Commenting on the rejection of the claims, Dr Nandkumar Deshmukh, joint director of health services and member of the technical committee that reviews claims under the PMGKY, said: “We are looking at every proposal very compassionately. We even refer doubtful cases to the Centre. Our committee meets everyday because I don’t want to have any delay at our level.”
Deshmukh added: “Our job is to just check whether each case fits into the criteria. If someone still wants to argue a case, they will have to argue with central government, because the guidelines are laid out by them.”
Many states have launched their own medical insurance schemes for Covid warriors, in addition to the central government’s. In Maharashtra, different departments are individually overseeing insurance payouts for employees who die on pandemic duty. The home department, for example, is paying compensation to the families of police personnel, while the BMC is doing so for the staff on its rolls.
The BMC payout is only available for personnel who don’t receive the insurance sum under the PMGKY.
Hopes pinned on BMC
Among Mumbai’s BMC-run hospitals, Sion Hospital has recorded the highest number of employee fatalities from Covid, with eight having succumbed to the virus so far.
Suresh Murkar, 52, is one of them. Murkar, who lived in Dharavi, joined Sion Hospital as a staffer in the nurses’ quarters, and was eventually promoted as lab assistant. He tested positive for Covid-19 in June.
His family spent Rs 1.5 lakh for his treatment, first in a private hospital for two weeks, and later at Sion, where he was taken after his health deteriorated. He died on 30 June. His family’s claim for compensation has been rejected as well.
“We had sent all his details for compensation but we heard that it has been rejected,” said Suresh’s brother Rajendra Murkar. “The family of one of my brother’s colleagues who died — a wardboy — has got compensation. How is a wardboy in direct contact with a patient but not a lab assistant who checks blood, urine? My brother was the only breadwinner of his family.”
Murkar’s wife Sujata is now left to fend for their two children with her earnings as a domestic worker. “We have very little income now. I have a lot of debt and have not even been able to pay rent for a while. I don’t know the technicalities, but I want the money to be disbursed. My son is in his final year of graduation, I want him to get a municipal job.”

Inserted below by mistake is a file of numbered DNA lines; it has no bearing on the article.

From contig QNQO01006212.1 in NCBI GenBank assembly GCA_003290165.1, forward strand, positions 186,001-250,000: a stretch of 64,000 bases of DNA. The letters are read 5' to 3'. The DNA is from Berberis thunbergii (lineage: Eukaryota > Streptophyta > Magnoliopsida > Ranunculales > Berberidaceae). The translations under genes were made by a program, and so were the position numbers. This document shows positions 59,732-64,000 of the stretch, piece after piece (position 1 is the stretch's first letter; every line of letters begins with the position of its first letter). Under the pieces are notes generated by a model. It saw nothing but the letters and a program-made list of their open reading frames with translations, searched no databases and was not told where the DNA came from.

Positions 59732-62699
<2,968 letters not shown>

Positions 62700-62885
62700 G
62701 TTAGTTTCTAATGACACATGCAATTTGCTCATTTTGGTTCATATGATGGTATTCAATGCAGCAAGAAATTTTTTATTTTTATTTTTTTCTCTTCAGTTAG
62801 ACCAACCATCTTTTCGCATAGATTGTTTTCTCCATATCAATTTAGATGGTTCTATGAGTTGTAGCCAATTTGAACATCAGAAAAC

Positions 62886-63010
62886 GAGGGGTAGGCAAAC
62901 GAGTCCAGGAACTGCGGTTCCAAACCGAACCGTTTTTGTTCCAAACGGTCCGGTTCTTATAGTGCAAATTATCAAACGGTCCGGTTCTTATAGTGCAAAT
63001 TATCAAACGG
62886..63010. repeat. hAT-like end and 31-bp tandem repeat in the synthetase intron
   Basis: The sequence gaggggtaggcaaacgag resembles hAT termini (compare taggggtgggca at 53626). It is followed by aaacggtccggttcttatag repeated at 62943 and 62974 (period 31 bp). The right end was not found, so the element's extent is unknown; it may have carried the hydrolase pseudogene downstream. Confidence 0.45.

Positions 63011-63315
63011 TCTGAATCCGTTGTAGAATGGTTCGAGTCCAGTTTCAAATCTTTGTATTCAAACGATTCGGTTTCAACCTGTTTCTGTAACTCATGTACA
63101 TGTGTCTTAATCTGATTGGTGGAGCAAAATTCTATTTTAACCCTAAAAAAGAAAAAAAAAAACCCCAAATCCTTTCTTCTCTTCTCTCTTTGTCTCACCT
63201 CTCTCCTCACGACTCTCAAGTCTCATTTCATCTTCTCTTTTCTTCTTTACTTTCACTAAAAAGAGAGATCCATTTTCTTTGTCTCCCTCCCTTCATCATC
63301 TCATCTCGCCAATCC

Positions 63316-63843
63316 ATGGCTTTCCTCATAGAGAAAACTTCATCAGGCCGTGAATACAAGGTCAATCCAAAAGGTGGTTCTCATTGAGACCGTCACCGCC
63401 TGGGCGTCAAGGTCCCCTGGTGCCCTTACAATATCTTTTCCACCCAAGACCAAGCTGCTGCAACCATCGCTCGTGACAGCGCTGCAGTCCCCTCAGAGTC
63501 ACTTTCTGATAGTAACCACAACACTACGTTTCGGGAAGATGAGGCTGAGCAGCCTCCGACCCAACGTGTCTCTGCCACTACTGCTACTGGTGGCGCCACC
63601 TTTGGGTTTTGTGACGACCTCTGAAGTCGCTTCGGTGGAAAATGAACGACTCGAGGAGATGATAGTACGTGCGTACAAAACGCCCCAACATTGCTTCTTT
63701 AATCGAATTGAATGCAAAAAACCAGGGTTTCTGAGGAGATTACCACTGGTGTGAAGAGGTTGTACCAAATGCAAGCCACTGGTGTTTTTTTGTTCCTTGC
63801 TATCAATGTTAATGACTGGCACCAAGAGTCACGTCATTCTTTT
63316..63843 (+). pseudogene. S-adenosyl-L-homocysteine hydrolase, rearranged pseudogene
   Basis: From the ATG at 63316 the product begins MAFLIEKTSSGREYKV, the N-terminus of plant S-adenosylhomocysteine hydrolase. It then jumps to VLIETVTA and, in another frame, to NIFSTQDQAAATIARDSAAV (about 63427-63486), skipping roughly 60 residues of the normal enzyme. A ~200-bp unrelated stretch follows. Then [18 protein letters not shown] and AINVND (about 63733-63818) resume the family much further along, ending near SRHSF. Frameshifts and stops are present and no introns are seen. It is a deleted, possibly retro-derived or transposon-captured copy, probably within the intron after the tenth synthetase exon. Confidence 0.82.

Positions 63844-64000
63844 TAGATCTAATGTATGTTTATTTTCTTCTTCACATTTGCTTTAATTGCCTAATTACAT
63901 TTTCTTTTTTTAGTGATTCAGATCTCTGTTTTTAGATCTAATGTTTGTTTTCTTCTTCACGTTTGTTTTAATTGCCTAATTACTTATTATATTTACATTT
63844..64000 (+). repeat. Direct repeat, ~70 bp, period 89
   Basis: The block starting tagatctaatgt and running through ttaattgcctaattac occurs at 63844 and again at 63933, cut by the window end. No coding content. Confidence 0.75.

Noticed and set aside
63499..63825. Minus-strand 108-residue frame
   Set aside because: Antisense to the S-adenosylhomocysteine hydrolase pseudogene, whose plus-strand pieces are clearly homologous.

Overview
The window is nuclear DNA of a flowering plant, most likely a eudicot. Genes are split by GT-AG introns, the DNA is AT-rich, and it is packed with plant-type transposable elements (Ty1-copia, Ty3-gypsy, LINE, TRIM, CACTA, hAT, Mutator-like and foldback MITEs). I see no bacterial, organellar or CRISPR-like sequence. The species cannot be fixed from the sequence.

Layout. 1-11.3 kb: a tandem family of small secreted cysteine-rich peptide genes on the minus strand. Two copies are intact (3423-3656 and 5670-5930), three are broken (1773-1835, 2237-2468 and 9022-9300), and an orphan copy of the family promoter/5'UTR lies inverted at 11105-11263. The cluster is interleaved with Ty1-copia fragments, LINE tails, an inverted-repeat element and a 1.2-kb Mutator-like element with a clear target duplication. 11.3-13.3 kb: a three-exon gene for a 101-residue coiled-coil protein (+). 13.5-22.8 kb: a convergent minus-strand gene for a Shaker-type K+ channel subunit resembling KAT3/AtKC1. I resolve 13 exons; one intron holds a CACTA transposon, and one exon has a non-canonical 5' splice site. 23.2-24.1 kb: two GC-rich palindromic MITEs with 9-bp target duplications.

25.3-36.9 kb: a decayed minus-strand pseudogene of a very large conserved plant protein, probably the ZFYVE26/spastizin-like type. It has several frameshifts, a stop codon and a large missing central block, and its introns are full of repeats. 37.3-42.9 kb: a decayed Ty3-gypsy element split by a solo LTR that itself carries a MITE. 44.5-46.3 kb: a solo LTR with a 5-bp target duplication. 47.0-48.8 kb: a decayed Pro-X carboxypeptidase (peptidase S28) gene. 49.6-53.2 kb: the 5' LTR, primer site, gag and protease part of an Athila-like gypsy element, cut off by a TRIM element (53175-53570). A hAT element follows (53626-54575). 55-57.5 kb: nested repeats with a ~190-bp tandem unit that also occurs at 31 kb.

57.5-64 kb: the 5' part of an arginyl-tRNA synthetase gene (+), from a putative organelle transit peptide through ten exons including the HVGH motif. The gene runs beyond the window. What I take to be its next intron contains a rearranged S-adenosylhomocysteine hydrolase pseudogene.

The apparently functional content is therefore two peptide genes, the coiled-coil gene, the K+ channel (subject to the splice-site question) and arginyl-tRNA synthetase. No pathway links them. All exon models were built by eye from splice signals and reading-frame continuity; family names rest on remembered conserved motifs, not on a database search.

Relatives of Appasaheb Shelar, a 54-year-old plumber at the BMC-run Bhabha Hospital in Kurla, are pinning their hopes on the civic agency after their claim under the PMGKY was rejected. Shelar, who had to go inside the Covid ward at times, died of the disease at the same hospital in May.
“My father’s colleague — one aya (helper) — also died of Covid-19, but they received compensation despite their file being sent after ours,” said Aishwarya, Shelar’s daughter.
His brother Suresh Shelar said the BMC has assured him that the family will get money within eight days. “Those who have not been given compensation by the central government will receive money from the BMC. We are hoping BMC will keep its word,” Suresh said last week.
Deputy municipal commissioner (general administration) Milin Sawant said the BMC plans to award Rs 50 lakh compensation to all municipal employees who have died of Covid-19 and are not covered by the central government scheme. The BMC has also promised a civic job to one family member of the deceased.
An official from the BMC general administration department said, “We were fighting for certain gray areas with the Centre — cases which they had rejected but we felt they should not have. I had mentioned the case of a security guard and a sewage cleaner at a Covid hospital. How can you say they will not be covered?”
“Since the Centre did not budge, we will accommodate them now from our exchequer,” the official added.
Why news media is in crisis & How you can fix it
India needs free, fair, non-hyphenated and questioning journalism even more as it faces multiple crises.
But the news media is in a crisis of its own. There have been brutal layoffs and pay-cuts. The best of journalism is shrinking, yielding to crude prime-time spectacle.
ThePrint has the finest young reporters, columnists and editors working for it. Sustaining journalism of this quality needs smart and thinking people like you to pay for it. Whether you live in India or overseas, you can do it here.